"Yes, miss," he said, sounding disgruntled. Charles was somewhat stout, and not fond of walking. Although he was getting on in years, the Hathaways were loath to dismiss him before he wished to retire.

Win bit back a smile. "Just to Hyde Park and back, Charles."


As they neared the entrance to the hotel, Win saw a tall, dark form moving through the lobby. It was Merripen, looking moody and distracted as he walked with his gaze focused downward. She couldn't suppress the flutters of pleasure that went through her at the sight of him, the handsome, bad-tempered beast. He approached the stairs, glancing upward, and his expression changed as he saw her. There was a flash of hunger in his eyes before he managed to extinguish it. But that brief, bright flare caused Win's spirits to lift immeasurably.

After the scene that morning, and Merripen's display of jealous rage, Win had apologized to Julian. The doctor had been amused rather than disconcerted. "He is exactly as you described," Julian had said, adding ruefully, "… only more."

"More" was a fitting word to apply to Merripen, she thought. There was nothing understated about him. At the moment he looked rather like the brooding villain of a sensation novel. The kind who was always vanquished by the fair-haired hero.

The discreet glances Merripen was attracting from a group of ladies in the lobby made it evident that Win was not the only one who found him mesmerizing. The civilized attire suited him. He wore the well-tailored clothes without a trace of self-consciousness, as if he couldn't have cared less whether he was dressed like a gentleman or a dock laborer. And knowing Merripen, he didn't.

Win stopped and waited, smiling, as he came to her. His gaze swept over her, not missing a detail of the simple pink walking gown and matching saque jacket.

"You're dressed now," Merripen remarked, as if he were surprised that she wasn't parading na**d through the lobby.

"This is a walking dress," she said. "As you can see, I'm going out for some air."

"Who's escorting you?" he asked, even though he could see the footman standing a few feet away. "Charles," she replied.

"Only Charles?" Merripen looked outraged. "You need more protection than that."

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"We're only walking to Marble Arch," she said, amused.

"Are you out of your mind, woman? Do you have any idea what could happen to you at Hyde Park? There are pickpockets, cutpurses, confidence tricksters, and gangs, all ready for a nice little pigeon like you to pluck."

Rather than take offense, Charles said eagerly, "Perhaps Mr. Merripen has a point. Miss Hathaway. It is rather far… and one never knows…"

"Are you offering to go in his stead?" Win asked Merripen.

As she had expected, he put on a show of grumbling reluctance. "I suppose so, if the alternative is to see you traipsing through the streets of London and tempting every criminal in sight." He frowned at Charles. "You needn't go with us. I'd rather not have to look after you, too."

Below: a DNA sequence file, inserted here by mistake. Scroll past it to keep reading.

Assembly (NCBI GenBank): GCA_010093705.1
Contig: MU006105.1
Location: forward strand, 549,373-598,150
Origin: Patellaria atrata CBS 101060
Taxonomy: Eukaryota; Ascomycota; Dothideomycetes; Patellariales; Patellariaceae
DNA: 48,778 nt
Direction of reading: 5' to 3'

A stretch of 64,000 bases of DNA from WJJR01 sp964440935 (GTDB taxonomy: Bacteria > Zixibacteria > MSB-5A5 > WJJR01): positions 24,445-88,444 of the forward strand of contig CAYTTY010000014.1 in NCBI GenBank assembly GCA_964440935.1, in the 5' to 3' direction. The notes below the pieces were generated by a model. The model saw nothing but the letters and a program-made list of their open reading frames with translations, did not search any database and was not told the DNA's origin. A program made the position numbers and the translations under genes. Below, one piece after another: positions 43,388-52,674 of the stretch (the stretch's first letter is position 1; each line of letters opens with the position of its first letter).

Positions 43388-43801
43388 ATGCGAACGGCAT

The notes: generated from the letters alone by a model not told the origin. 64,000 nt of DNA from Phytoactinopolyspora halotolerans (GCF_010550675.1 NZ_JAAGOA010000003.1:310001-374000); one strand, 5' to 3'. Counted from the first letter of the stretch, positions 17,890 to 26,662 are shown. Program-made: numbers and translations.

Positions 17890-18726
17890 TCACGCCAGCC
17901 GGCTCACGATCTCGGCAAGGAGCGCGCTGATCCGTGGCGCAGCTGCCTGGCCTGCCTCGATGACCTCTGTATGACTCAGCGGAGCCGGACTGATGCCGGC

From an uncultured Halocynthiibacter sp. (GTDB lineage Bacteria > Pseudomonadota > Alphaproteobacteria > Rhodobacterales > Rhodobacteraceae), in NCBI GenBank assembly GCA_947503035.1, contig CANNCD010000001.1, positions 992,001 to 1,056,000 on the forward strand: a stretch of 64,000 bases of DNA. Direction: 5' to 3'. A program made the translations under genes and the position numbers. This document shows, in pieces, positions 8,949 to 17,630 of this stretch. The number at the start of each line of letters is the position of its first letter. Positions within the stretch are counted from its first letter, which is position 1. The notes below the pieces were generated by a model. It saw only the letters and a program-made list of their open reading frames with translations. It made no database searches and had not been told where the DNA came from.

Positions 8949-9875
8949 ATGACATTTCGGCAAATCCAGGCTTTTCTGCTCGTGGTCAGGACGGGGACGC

"Yes, sir," came the footman's grateful reply, and he went back up the stairs with considerably more enthusiasm than he had shown while descending them.

Win slipped her hand through Merripen's arm and felt the fierce tension in his muscles. Something had upset him deeply, she realized. Something far more than her exercise costume or the prospective walk to Hyde Park.

They left the hotel, Merripen's long strides easily keeping measure with her brisk ones. Win kept her tone casual and cheerful. "How cool and bracing the air is today."

"It's polluted with coal smoke," he said, steering her around a puddle as if it might cause mortal harm to get her feet wet.

"Actually, I detect a strong scent of smoke from your coat. Not tobacco smoke, either. Where did you and Mr. Rohan go this morning?"

"To a Romany camp."

"For what reason?" Win persisted. With Merripen, one could not be easily be put off by terseness, or one would never get anything out of him.

"Rohan thought we might find someone there from my tribe."

"And did you?" she asked softly, knowing the subject was a sensitive one.

A restless shift of the muscle beneath her hand. "No."

"Yes, you did. I can tell you're brooding."

Merripen glanced down at her, and saw how closely she was studying him. He sighed. "In my tribe, there was a girl named Shuri…"

Win felt a pang of jealousy. A girl he had known and never mentioned. Perhaps he had cared for her.

"We found her today in the camp," Merripen continued. "She hardly looks the same. She was once very beautiful, but now she appears much older than her years."

"Oh, that's too bad," Win said, trying to sound sincere.

"Her husband, the rom baro, was my uncle. He was… not a good man."

That was hardly a surprise, considering the condition Merripen had been in when Win had first met him. Wounded, abandoned, and so savage that it was clear he had lived like a wild creature.

Win was filled with compassion and tenderness. She wished they were in some private place where she could coax Merripen to tell her everything. She wished she could embrace him, not as a lover, but as a loving friend. No doubt many people would think it ludicrous that she should feel so protective of such an invulnerable-seeming man. But beneath that hard and impervious facade, Merripen possessed a rare depth of feeling. She knew that about him. She also knew that he would deny it to the death.

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